Conference in Dubai sees international group created to advise Afghan government on laws and policies that can attract investors, create jobs and help stabilise the war-torn country
UAE takes action to help promote Afghan investment
DUBAI // An international group was created yesterday to advise the Afghan government on laws and policies that can attract investors in a bid to shore up job creation and help stabilise the war-torn country.
The Afghanistan International Investment Friends, announced at a conference in Dubai yesterday evening, would help the government enact legislation to encourage and protect private investments, economic growth and employment, said delegates.
Although the parameters of the group were still unclear last night, it is understood that the private sector and interested foreign governments will be involved. The UAE will separately advise relevant Afghan ministries on implementing the conference's recommendations, including on the group's formation and development.
Representatives of the Afghan government pledged their "unreserved support" for the initiative and called for countries taking part in the group to support investors who wanted to open businesses in Afghanistan.
Zalmai Rassoul, the Afghan foreign minister, pledged that the government would enact new measures to ease bureaucracy procedures that had hampered investment, increase access to financial credit, fight corruption and improve the rule of law.
The first Afghanistan International Investment Conference was attended by more than 700 delegates, including Dr Anwar Gargash, the UAE's Minister of State for Foreign Affairs, with foreign officials including the Australian minister for foreign affairs, and former prime minister, Kevin Rudd, as well as local and international diplomats and businessmen.
Dr Rassoul estimated that in the next three to four years US$10 billion (Dh36.7bn) would be used for foreign investments and government spending on infrastructure.
Afghan officials focused the delegates on projects in mining, telecommunications and transport, with large railway systems being constructed in the country that they hoped would attract foreign partners and create jobs for Afghans.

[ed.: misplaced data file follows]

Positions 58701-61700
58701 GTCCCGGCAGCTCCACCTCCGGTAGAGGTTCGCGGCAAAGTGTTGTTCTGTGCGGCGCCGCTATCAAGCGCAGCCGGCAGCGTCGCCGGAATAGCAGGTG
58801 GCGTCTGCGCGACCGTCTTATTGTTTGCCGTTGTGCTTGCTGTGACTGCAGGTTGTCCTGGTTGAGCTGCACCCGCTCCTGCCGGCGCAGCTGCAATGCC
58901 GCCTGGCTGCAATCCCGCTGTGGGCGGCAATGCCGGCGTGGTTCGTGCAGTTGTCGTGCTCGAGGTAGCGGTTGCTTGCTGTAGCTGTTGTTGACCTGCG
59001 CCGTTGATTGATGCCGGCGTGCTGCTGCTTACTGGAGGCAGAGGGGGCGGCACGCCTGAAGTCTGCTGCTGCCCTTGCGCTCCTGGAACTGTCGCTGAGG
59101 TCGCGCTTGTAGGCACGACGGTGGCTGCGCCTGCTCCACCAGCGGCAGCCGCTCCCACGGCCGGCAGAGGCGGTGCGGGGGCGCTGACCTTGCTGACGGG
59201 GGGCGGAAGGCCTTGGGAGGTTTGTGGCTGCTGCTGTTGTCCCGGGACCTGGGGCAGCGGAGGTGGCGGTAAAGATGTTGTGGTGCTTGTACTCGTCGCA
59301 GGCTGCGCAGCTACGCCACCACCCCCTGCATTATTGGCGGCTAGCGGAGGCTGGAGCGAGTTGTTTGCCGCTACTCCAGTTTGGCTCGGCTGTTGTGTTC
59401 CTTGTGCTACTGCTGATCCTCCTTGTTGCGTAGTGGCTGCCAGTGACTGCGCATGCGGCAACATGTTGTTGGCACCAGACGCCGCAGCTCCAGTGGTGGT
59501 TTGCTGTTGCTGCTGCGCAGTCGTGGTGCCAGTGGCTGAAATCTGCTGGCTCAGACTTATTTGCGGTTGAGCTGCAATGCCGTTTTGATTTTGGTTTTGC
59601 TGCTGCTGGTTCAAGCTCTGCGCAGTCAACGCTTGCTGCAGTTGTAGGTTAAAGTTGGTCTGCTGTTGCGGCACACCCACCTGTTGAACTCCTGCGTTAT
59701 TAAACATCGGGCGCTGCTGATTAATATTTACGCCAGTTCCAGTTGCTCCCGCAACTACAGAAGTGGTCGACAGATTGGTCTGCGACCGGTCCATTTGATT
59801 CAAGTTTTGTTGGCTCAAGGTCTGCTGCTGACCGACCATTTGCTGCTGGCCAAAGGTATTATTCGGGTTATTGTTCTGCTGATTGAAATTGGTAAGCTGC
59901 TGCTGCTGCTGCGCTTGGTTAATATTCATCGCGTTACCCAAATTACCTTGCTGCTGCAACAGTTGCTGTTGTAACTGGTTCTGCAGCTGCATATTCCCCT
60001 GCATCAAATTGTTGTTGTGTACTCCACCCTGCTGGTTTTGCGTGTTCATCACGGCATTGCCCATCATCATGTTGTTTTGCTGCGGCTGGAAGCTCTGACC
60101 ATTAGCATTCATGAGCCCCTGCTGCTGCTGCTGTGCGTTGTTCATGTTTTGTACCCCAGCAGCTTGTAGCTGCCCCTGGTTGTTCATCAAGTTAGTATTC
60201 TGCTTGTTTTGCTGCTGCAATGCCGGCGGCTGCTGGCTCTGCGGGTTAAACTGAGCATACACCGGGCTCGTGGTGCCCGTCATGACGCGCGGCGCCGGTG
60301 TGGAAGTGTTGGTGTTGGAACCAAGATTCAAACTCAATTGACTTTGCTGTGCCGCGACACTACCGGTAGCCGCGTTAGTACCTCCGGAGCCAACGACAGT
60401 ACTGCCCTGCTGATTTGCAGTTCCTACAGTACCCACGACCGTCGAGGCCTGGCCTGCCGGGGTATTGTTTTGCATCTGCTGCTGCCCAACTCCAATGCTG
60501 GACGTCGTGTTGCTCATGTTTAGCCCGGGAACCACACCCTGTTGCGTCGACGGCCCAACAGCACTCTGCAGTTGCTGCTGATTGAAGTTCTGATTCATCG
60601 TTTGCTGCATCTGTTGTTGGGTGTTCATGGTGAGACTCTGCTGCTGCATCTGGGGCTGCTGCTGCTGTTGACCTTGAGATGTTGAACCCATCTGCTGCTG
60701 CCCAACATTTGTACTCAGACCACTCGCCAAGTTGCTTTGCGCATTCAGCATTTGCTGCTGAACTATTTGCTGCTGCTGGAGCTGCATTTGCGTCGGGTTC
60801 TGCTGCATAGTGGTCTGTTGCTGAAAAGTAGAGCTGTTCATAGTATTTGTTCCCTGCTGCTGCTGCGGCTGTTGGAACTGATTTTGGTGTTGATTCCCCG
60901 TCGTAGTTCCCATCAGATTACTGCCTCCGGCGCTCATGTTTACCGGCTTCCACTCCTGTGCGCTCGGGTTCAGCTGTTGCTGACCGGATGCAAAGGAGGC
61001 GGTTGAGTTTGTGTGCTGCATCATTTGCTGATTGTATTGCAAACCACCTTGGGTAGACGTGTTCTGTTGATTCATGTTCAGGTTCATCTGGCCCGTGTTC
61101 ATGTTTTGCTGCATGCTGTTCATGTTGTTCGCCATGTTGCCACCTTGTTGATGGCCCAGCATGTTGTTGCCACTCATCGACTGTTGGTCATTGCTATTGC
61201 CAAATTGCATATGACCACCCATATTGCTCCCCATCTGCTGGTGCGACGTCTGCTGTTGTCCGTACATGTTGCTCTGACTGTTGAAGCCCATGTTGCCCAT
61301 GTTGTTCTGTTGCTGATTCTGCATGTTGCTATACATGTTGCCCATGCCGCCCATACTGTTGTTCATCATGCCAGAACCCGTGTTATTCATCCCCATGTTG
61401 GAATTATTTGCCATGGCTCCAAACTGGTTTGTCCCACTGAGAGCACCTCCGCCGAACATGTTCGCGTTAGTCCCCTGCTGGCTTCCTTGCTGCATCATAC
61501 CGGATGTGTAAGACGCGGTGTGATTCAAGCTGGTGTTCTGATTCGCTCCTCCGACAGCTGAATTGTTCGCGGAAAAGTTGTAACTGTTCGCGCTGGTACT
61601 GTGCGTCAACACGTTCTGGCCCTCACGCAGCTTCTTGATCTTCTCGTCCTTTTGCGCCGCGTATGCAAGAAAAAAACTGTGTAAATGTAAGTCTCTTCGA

Dr Rassoul urged investors to take advantage of mineral concessions, farm the country's vast tracts of fertile land and participate in railway and road construction.
The country is about to complete a railway to Iran and is studying the feasibility of another line to Pakistan.
The Dubai conference was intended to highlight key sectors that need foreign investment and showcase efforts by the Afghan government to make setting up businesses easier. Delegates hoped the presentations would attract significantly higher investment by 2012.
Experts said during the conference that greater economic opportunities would help in the fight against extremism in the country.
Ekmeleddin Ihsanoglu, the secretary general of the Organisation of the Islamic Conference, said: "Modernisation goes hand in hand with moderation. So if we can help Afghanistan to modernise its infrastructure, its society, we will curtail extremism, which emanates from hardship and poverty."
Abdul Farid Zikria, a former ambassador of Afghanistan to the UAE, said: "People are poor and they don't have the means to survive, and the only means to survive with their families is to go with these terrorists and get some money."
Dr Rassoul said security concerns were limited to small parts of the country, but acknowledged that security and corruption remained pressing challenges. The country's largest bank, Kabul Bank, nearly collapsed earlier this year, and its officials face accusations of mismanagement.
The security situation remains high on the list of concerns for foreign investors. A UN report in June said roadside bombings in the first four months of this year rose by 94 per cent over the same period last year, and assassinations of Afghan officials jumped 45 per cent, mostly in the ethnic Pashtun south.
Special forces had been assigned to some projects and the Afghan National Army and Police was capable of securing projects and investments, Dr Rassoul said.
He said the Nato plan to hand over security responsibilities to Afghan forces by 2014 showed faith in the capability of Afghanistan to secure the country. Companies that invest in Afghanistan, in addition to making a profit, would "play a vital role in the restoration of peace and security within the region".
He pledged the Afghan government's "strong commitment to ensure the safety and security of all companies and financial institutions who decide to invest in Afghanistan and take part in the reconstruction of our country".